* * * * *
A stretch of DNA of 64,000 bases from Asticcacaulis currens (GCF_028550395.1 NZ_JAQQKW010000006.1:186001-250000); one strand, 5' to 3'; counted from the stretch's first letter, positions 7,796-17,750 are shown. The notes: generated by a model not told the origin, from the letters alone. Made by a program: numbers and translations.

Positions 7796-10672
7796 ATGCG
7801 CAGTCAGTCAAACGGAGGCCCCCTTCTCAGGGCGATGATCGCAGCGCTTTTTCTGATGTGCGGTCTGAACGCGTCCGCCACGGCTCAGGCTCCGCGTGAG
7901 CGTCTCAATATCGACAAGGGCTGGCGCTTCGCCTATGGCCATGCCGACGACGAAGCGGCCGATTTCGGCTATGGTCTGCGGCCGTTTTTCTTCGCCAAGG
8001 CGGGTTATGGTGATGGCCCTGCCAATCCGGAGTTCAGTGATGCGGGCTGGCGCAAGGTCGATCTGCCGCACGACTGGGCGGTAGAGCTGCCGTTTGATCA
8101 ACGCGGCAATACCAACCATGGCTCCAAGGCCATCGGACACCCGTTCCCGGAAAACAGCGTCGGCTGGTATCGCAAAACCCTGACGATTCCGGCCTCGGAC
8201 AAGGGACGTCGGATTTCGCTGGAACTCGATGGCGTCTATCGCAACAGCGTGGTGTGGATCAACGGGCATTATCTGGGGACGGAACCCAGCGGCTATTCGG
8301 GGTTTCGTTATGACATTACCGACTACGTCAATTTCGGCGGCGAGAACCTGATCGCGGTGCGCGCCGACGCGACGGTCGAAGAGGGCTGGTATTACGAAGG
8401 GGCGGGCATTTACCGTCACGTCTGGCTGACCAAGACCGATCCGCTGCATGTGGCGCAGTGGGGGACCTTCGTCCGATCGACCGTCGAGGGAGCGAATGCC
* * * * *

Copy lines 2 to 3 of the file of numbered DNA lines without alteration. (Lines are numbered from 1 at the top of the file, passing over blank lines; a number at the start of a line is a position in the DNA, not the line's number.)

Positions 7796-10672
7796 ATGCG